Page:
Top gardening expert urges everyone to stop mowing their lawn

There’s a beautiful and convenient reason to leave the mower in the shed for a bit longer (or forever).
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It’s no secret that mowing your lawn regularly is the key to keeping it lush and green. But everything has a price, and the cost of a weekly mow on the environment can be huge. And there are plenty of experts and advocates sharing other reasons to stop mowing your lawn.

Renowned gardening expert Monty Don from Gardener’s World is a vocal advocate for the “no-mow” approach. In an interview with Radio Times magazine, he emphasised the detrimental effects of mowing.  

“One of the things people like me have been banging on about for ages is that cutting grass burns lots of fossil fuel, makes a filthy noise, and is about the most injurious thing you can do to wildlife,” he explained.  

In fact, researchers from the University of New Hampshire say reducing how much you mow the lawn can help lower carbon emissions, build soil organic matter and even enhance pollinating habitats for bees.

“People may not think the small ecosystem in their own yard – the grass, soil and vegetation – is that important to the health of the whole planet,” said Alexandra Contosta, research assistant professor at UNH’s Earth Systems Research Center.

“But taking important small steps, like not mowing as often, can have a big impact on things like carbon storage and carbon emissions, which can influence climate change.”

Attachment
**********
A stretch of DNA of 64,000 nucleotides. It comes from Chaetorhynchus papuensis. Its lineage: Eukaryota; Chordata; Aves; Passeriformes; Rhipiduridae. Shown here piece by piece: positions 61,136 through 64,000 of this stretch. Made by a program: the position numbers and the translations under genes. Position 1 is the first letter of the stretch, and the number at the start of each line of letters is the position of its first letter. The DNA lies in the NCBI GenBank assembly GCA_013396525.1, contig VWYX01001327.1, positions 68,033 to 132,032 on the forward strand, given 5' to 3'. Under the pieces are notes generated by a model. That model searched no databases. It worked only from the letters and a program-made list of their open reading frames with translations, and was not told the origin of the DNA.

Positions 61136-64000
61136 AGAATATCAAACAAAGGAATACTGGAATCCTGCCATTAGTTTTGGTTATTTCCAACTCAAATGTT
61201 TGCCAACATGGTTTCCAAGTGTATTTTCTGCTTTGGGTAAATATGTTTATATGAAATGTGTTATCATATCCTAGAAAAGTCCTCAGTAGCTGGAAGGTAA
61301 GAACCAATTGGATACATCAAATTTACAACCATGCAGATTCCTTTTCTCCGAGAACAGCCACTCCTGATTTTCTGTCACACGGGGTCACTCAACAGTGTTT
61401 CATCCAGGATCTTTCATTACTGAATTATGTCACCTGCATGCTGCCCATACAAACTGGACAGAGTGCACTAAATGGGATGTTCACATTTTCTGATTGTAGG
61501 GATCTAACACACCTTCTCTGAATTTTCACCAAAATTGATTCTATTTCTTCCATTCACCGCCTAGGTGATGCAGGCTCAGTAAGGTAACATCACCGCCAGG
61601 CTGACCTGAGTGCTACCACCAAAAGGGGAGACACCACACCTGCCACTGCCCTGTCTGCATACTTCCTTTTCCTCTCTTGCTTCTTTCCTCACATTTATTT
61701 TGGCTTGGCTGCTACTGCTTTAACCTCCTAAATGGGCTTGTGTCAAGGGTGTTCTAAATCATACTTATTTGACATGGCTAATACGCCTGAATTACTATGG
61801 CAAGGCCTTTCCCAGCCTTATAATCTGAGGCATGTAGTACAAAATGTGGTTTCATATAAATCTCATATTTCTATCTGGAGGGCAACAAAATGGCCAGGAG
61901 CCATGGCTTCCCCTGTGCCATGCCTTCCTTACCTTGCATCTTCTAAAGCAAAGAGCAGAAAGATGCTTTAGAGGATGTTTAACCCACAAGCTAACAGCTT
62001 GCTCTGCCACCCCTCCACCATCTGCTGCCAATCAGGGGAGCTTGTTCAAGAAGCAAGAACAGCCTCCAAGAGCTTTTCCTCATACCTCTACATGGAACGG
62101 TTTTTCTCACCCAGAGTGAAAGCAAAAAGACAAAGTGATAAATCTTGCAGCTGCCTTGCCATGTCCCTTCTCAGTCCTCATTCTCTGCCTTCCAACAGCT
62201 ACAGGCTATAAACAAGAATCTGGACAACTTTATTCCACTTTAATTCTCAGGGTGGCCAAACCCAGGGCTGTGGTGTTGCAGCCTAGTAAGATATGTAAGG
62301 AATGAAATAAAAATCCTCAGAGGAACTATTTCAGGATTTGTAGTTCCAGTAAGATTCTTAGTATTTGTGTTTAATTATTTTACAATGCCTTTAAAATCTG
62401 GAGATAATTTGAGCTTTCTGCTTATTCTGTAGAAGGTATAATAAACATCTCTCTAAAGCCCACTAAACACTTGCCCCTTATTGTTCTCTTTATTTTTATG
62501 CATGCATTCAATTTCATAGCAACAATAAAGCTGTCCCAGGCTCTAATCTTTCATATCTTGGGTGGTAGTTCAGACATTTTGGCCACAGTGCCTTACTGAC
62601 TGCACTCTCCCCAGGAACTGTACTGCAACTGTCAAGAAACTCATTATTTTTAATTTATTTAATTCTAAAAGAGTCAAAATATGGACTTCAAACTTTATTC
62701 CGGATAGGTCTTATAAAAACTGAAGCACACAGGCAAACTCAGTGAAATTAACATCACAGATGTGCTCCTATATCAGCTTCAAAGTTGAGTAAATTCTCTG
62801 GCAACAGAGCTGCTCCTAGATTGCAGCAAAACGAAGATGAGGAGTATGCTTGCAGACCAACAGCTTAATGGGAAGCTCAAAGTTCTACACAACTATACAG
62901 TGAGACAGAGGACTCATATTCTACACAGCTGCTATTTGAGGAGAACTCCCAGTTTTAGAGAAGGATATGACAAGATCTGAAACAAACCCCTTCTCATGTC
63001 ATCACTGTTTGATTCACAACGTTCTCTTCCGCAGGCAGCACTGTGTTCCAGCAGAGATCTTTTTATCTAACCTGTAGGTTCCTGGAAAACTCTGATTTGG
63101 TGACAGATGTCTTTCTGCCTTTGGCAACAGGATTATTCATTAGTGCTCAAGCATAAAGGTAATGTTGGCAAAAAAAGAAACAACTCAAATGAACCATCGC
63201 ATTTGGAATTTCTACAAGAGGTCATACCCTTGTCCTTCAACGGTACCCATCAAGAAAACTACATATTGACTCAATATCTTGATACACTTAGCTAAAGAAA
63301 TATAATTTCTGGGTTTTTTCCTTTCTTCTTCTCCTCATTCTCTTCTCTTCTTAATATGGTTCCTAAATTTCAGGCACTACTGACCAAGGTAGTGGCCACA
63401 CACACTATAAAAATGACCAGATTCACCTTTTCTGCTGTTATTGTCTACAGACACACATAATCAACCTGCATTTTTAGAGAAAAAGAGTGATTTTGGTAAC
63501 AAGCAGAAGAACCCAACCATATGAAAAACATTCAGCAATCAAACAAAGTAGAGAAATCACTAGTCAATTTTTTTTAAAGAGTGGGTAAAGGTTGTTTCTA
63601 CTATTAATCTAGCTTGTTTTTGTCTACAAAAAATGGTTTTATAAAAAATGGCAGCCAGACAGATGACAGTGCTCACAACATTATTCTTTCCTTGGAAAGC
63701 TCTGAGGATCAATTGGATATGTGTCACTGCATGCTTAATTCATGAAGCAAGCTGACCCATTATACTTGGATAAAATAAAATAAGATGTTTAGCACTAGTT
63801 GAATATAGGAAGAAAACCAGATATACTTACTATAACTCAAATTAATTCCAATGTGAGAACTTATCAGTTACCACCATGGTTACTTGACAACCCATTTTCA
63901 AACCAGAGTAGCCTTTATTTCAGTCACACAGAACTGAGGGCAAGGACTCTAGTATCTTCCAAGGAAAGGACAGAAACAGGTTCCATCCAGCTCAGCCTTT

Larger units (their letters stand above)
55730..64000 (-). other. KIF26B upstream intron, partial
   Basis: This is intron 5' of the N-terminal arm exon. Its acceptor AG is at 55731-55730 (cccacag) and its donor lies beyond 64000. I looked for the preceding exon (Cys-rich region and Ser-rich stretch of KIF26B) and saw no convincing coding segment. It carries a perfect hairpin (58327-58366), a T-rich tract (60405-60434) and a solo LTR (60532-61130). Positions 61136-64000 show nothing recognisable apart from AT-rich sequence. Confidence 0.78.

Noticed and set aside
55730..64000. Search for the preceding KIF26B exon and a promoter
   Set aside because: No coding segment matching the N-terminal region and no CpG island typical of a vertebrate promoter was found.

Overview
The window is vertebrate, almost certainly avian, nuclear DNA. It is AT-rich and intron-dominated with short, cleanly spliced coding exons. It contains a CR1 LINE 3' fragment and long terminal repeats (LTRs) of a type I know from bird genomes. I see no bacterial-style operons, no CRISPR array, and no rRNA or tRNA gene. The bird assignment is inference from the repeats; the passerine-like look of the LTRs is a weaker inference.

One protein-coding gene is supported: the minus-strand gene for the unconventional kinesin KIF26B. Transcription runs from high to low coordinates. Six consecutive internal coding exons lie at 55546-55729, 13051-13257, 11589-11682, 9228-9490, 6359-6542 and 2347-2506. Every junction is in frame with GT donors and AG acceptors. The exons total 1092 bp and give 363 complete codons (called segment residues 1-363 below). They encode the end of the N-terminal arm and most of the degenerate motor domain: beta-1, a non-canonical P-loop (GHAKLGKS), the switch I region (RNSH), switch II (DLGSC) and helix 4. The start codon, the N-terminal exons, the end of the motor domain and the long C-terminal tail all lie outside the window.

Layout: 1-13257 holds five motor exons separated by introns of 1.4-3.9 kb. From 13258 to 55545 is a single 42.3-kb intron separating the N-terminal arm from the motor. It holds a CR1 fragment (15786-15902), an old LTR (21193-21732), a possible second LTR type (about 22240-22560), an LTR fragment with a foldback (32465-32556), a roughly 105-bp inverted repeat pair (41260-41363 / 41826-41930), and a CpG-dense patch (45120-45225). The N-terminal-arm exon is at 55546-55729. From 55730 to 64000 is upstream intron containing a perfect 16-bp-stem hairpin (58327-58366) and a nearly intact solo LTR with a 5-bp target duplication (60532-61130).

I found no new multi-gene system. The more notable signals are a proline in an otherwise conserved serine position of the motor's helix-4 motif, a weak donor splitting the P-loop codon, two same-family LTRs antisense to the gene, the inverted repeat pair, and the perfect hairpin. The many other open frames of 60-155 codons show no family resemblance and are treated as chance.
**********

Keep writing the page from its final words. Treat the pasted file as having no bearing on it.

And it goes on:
The meadow-style lawn alternative

If you want to go one step further, Don wants people to do away with the lawn altogether. Instead, he champions the concept of a meadow-style lawn. 

This sentiment is echoed by Jenny Dillion, gardening editor at Better Homes and Gardens, who notes the rising popularity of wildflower meadow gardens in residential spaces. 

A meadow lawn can be colourful, attract bees and reduce the amount of mowing you need to do.
(Credit: Getty)

What is a meadow-style lawn? 

Jenny describes a wildflower meadow garden as “soft, waving grasses and a tapestry of flowers that reach above your knees.”

She adds: “This garden style is playful, wistful and whimsical and inspires longed-for periods of idleness and daydreaming.”

What happens if I stop cutting my grass?

The best-case scenario is that the grasses and other plants will set seed and attract bees, other insects and a variety of birds.

However, it does depend on the type of lawn you have and the other plants around it. For example, if you have a lot of weeds or unwanted plants in your lawn, not mowing it could allow them to flourish.

Overgrown lawns can also attract unwanted wildlife, such as snakes, with WIRES recommending you keep “your lawn short and yard free of debris” to help reduce the chance of snakes in your yard. You could also consider snake repellents or a no-mow alternative that doesn’t grow too high or too wild.

Planting native violets instead of grass is an alternative that means you can stop mowing your lawn.

How to choose a no-mow lawn

If meadow gardens aren’t your thing, perhaps a no-mow alternative like a Dichondra lawn would suit your style.

In a previous episode of BHG, Charlie Albone says, “When it comes to selecting a no-mow lawn, you want something low to the ground, and you are really after a sprawling ground cover that’s going to take over.”   

He adds, “If you wanted flowers, you could use native violets or even an ajuga.”  

Charlie says a dichondra lawn can take a fair amount of sun and shade and will be thick and lush in about six weeks.   

And the best part is you never have to mow it.

Here are Charlie’s step-by-step instructions for creating a dichondra lawn.

If you’re not ready to go no-mow for your whole lawn, you could also pick out a section and plant it with dichondra, wildflowers or other options that mean you can stop mowing that part of your lawn.

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